March 13, 2011

Following Japan’s nuclear plant emergency and earthquake aftermath, this page will continue to monitor the ongoing situation, and will include added content as we know more.

Tracking Page: Japan's Nuclear Meltdown, Aftershocks & Fallout

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Fears of second explosion at quake-hit N-plant as exclusion zone stretches to 13 miles

UK Daily Mail
March 13, 2011

Japan’s nuclear crisis was growing today amid the threat of multiple meltdowns, as more than 170,000 people were evacuated from the quake- and tsunami-savaged northeastern coast where police fear more than 10,000 people may have already died.

As the exclusion zone around the facility was widened to more than 13 miles today, Chief Cabinet Secretary Yukio Edano said that a hydrogen explosion could occur at Unit 3 of the Fukushima Dai-ichi nuclear complex, the reactor that could be melting down.

Crowded shelters expose scale of disaster

Financial Times
March 13, 2011

The enormity of the humanitarian crisis facing Japan became apparent on Sunday evening as nearly 300,000 people left homeless and dazed by the earthquake and tsunami bedded down in makeshift emergency shelters in the Miyagi and Iwate prefectures.

Temperatures dropped to near-freezing and, with no electricity in much of the region, survivors in more remote areas were struggling without heat, food and, in some cases, clean water. Telephone networks remained disrupted, hampering efforts to account for more than 90,000 people.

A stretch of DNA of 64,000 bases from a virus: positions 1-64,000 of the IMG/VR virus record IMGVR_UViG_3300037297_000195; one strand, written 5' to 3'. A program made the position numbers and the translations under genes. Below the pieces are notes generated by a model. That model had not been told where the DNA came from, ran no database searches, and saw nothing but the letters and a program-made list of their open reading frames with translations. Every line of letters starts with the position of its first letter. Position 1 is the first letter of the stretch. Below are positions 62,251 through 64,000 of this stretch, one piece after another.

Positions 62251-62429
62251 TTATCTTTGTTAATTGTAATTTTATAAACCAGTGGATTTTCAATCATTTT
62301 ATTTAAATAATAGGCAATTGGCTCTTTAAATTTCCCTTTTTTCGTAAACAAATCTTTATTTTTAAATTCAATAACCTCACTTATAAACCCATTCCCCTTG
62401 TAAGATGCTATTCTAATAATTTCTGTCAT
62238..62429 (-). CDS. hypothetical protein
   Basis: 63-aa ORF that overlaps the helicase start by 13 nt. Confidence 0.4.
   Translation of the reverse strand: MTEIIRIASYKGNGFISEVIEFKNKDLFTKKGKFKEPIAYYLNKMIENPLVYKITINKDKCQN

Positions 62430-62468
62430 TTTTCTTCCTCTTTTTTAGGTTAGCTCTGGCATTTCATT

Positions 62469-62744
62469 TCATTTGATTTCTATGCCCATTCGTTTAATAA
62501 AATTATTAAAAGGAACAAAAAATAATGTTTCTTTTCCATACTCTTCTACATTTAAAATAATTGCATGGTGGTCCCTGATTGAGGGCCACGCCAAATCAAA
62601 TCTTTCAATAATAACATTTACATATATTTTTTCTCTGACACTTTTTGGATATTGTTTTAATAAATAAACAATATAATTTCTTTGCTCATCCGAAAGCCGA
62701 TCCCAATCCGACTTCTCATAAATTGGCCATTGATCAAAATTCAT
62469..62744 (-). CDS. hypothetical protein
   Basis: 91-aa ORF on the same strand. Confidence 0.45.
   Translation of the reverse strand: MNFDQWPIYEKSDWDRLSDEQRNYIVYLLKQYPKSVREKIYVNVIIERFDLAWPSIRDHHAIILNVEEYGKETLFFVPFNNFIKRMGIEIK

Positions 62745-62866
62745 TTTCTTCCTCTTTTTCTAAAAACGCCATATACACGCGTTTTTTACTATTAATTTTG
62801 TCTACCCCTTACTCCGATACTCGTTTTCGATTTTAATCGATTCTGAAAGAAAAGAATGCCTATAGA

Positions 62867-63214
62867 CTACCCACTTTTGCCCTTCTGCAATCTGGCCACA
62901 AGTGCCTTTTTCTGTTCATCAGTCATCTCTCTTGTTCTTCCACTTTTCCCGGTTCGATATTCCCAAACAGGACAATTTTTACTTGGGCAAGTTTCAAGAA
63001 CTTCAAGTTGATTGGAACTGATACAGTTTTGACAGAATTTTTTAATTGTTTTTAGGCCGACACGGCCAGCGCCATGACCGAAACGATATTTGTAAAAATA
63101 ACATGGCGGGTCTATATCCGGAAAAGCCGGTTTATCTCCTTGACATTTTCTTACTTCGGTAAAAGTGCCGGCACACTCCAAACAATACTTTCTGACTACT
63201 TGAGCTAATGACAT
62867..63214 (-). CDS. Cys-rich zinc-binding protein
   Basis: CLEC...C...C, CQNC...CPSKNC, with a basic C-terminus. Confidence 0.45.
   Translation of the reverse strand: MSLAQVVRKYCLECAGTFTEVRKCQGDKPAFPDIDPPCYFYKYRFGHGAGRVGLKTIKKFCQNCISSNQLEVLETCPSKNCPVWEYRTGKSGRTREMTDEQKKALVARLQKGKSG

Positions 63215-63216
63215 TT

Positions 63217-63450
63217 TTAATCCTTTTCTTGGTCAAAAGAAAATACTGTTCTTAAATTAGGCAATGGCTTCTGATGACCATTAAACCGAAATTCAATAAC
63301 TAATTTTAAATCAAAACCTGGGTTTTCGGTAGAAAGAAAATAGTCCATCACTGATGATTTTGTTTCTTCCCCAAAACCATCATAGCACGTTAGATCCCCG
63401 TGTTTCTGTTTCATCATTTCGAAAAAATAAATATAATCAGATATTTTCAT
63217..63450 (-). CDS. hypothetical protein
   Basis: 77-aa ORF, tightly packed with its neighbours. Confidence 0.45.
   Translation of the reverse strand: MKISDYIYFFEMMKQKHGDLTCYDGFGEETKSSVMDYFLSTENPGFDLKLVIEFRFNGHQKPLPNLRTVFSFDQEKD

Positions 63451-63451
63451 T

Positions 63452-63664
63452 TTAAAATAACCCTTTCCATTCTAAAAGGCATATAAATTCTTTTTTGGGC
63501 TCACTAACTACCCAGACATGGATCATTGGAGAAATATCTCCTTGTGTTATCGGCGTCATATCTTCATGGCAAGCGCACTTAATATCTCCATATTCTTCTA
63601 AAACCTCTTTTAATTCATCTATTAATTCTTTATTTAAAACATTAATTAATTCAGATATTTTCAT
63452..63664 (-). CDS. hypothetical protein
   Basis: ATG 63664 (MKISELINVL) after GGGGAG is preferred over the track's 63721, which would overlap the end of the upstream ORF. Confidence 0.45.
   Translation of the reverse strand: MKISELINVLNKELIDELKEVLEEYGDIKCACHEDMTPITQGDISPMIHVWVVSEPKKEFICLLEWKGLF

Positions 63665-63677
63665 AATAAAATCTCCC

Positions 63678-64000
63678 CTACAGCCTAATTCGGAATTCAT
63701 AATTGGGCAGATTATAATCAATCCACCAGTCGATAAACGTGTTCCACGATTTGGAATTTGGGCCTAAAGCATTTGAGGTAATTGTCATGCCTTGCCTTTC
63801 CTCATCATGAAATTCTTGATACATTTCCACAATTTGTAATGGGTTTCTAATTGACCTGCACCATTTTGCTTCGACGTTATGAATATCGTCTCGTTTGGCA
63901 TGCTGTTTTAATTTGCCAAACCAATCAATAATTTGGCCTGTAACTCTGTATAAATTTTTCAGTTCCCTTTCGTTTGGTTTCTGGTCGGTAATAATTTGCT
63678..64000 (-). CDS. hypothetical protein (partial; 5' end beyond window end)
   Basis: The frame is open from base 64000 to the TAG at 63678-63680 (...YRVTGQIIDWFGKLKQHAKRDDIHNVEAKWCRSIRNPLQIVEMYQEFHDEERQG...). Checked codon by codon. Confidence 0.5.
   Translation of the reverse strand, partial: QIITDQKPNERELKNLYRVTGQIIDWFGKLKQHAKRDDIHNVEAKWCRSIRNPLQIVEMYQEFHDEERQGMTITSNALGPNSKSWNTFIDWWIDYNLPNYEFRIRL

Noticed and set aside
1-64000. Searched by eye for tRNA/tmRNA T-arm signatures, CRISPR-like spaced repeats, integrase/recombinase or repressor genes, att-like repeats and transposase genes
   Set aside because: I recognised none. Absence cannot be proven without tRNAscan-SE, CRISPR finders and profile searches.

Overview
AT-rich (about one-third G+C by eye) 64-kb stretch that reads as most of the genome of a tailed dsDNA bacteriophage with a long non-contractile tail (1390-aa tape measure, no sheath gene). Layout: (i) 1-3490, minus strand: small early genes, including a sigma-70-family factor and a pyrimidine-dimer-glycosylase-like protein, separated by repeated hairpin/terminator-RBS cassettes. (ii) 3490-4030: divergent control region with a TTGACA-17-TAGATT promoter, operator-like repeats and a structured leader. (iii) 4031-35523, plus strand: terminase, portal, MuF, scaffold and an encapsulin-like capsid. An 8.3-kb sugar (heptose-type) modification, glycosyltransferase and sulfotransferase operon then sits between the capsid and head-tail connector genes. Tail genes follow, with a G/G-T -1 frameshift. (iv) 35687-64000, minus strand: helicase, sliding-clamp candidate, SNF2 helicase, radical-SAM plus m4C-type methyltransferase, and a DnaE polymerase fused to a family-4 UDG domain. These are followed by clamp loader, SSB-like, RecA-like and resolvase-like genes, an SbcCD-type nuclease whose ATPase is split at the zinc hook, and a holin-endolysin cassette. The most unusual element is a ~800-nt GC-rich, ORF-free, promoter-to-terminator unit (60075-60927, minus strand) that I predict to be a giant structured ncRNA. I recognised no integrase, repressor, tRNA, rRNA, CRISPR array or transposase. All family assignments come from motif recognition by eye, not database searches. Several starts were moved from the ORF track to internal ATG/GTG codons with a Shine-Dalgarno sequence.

Nuclear Plant Designer Says Japanese Government Suppressing Scale Of Crisis

BBC News
Sunday, March 13, 2011

A former nuclear power plant designer has said Japan is facing an extremely grave crisis and called on the government to release more information, which he said was being suppressed. Masashi Goto told a news conference in Tokyo that one of the reactors at the Fukushima-Daiichi plant was “highly unstable”, and that if there was a meltdown the “consequences would be tremendous”. He said such an event might be very likely indeed. So far, the government has said a meltdown would not lead to a sizeable leak of radioactive materials.

Volcano in southern Japan erupts

Molly Hennessy-Fiske
Los Angeles Times
March 13, 2011

The Shinmoedake volcano on Japan’s Kyushu island, after lying dormant for a couple of weeks, resumes activity in a blast heard miles away. It was unclear if the eruption was linked to Friday’s massive earthquake in the north.

The Japanese weather agency has reported that a volcano in southern Japan began spewing ash and rock even as the country struggled to recover Sunday from the catastrophic earthquake and tsunami.

“Worst Crisis Since WWII”

Joe Weisenthal
Business Insider
March 13, 2011

Forget the idea that the impact from the earthquake will resemble that of Kobe in 1995 (where economic damage totaled around $100 billion).

Japanese PM Naoto Kan just addressed the nation, and called this the country’s worst crisis since WWII.

Cabinet Chief Edano also spoke. Among his comments (via Time Out Tokyo):

* There wil be rolling blackouts around the country. Tokyo will be included.
* At reactor #3, there’s still not an adequate water reading, but it may be a problem with the gauge.